Dabbling with the Thief

I was too busy to participate in this discussion when it happened, but I’d like to suggest another way to reconsider Thief-type classes.  I’d start with this vision of the BX Thief:

The Thief is a 3rd level Magic User that trades their limitations on number of spells for reduced scope and a chance of failure.  The high chance of failure at early levels is compensated for by improved melee abilities. The chance of failure diminishes as the Thief gains levels, putting the character on a trajectory to perform mundane, sometimes slower versions of a subset of first and second level spells at will.

The Thief knocks-off magic missile with missile weapons; knock with pick lockslocate object with find traps; levitation with climb walls; invisibility with hide in shadows; read languages with… you get the idea.

My reboot of the Thief would be a class that crystallizes this vision: A Thief derivative whose skills are rearranged so that those mocking first level spells are easier than those mocking second, with an escalating bonus to hear noise and missile damage as they increase in level.  And possibly some sapping skill (both kinds!).  This class is a roguish dabbler in sleights of hand, tinkering, archery, and minor alchemies and biologies… a crypto-medieval Indiana Jones, without the respectability of university backing.  Not a pickpocket, but a gray-market businessman with insight into fringe sciences and less-than-respectable studies.

But that’s another post. First, tell me where my vision of the BX Thief is inaccurate.

6 Responses to “Dabbling with the Thief”

  1. June 16, 2011 at 8:34 pm

    I can’t speak to BX specifically, but I could see how this would work. I once proposed letting clerics and magic-users have mundane skills equivalent to any spell they know; if we merge my idea with yours, we would wind up with a modified “dabbler” class that has the ability to use scrolls at 10th level, but no ability to memorize spells; however, they can pick a number of mundane skills, rated by comparison to 1st through 3rd level spell, with something like 30% starting chance for 1st level skills, 20% for 2nd level, and 10% for 3rd. Seems doable.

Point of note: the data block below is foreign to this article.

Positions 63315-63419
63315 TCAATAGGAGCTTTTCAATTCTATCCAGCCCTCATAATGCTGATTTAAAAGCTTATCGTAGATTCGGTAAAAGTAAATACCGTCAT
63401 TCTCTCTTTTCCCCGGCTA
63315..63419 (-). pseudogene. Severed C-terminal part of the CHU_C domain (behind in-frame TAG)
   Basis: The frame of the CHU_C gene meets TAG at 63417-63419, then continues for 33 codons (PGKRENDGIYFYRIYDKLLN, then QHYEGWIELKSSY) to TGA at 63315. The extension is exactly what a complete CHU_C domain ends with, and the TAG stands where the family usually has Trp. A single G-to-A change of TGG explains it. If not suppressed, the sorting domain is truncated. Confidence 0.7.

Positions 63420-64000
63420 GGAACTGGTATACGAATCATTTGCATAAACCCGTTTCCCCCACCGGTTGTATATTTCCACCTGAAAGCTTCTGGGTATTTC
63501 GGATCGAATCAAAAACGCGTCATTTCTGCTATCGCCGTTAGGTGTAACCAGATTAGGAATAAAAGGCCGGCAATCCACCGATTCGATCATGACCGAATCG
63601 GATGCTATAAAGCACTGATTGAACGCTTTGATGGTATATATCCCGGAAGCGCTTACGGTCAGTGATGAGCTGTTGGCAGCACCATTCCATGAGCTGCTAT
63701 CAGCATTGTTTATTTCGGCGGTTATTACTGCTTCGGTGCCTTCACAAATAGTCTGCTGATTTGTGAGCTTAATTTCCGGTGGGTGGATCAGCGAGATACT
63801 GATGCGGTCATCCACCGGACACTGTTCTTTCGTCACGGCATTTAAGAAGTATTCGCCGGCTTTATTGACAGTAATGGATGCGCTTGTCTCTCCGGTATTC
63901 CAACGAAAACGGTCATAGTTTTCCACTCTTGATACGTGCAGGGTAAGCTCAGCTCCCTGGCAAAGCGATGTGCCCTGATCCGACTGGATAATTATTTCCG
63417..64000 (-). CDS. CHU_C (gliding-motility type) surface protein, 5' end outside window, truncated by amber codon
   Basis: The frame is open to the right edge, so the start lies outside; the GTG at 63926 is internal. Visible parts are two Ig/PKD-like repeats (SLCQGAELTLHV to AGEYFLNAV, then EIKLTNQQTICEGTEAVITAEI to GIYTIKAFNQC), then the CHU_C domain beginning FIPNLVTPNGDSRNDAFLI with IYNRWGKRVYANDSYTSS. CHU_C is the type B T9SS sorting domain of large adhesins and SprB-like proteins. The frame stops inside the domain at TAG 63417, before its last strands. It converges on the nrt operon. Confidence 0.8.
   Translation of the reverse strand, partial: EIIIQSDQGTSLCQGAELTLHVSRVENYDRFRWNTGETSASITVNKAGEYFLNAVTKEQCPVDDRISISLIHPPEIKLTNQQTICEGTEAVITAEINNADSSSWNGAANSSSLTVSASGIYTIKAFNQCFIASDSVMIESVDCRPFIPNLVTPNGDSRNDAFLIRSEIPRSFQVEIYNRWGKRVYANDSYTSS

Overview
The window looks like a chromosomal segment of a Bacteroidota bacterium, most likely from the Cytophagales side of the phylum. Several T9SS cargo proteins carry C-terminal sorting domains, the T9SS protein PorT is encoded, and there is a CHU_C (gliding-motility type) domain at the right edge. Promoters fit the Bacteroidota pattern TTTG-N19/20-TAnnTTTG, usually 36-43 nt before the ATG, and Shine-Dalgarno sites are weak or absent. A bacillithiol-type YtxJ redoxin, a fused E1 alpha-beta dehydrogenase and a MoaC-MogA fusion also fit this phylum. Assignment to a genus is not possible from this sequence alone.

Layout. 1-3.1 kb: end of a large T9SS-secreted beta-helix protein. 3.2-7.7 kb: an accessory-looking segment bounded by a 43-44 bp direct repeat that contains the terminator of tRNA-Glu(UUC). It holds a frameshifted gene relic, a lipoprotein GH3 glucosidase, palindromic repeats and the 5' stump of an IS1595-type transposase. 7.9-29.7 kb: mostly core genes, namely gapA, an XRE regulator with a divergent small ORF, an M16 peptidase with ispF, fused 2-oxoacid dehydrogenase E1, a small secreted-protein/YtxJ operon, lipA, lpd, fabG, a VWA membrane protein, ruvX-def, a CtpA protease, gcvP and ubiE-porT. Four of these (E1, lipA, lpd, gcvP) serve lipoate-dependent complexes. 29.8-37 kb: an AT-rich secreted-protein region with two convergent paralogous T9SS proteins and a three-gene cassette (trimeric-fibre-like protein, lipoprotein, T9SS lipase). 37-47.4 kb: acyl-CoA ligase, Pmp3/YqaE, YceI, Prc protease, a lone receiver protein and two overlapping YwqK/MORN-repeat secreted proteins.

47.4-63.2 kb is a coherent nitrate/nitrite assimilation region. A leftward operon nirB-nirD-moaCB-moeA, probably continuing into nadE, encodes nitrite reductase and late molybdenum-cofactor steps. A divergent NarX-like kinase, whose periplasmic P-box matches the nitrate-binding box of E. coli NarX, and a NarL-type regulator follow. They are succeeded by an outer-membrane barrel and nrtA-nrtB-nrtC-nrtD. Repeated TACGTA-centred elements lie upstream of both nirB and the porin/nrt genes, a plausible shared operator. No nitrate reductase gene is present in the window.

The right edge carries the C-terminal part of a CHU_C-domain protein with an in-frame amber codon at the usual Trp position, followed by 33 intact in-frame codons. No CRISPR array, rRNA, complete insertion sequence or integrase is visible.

2. June 16, 2011 at 10:50 pm

    The combination of the two ideas seems to be greater than the sum of its already very nifty parts.
    –What a pleasant co-incidence. :)

  3. June 17, 2011 at 2:12 am

    I have found that there are two ways to understand the thief among those of us who like to fiddle with it. One is to try and do what I did in my post about Mr. Baggins — find ways to allow them to do things every body else can already do but better. The other way (which I have also dabbled with) is to understand thief skills as some form of supernatural/magic ability.

    Obviously, your line of thinking falls squarely into the second category, and I very much like your line of thinking. I look forward to seeing how you fiddle with the mechanics to make it work…

  4. 4 James N.
    June 18, 2011 at 12:38 am


    I think it’s an interesting idea. It also implies that a Thief might be able to select a different array of “lite spells” out of the 24 first-and-second circle spells. If I’m doing the math right, there would be 735,471 possible combinations without duplicates.

    As one example, selected at random:

    * Seductress (Charm Person lite)
    * Flash Bomb (Light lite)
    * Rumor-Monger (ESP lite)
    * Snare-master (Web lite)
    * Heavy Armor (Shield lite)
    * Appraisal (Detect Magic lite)
    * Scroll-Muddler (Read Magic lite)
    * Stun Bomb (Sleep lite)

  5. June 29, 2011 at 5:30 pm

    Welcome to Tunnels & Trolls, in which the Rogue always was more of a “rogue wizard” and jack-of-all-trades than a cut-purse.

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Past Adventures of the Mule

June 2011

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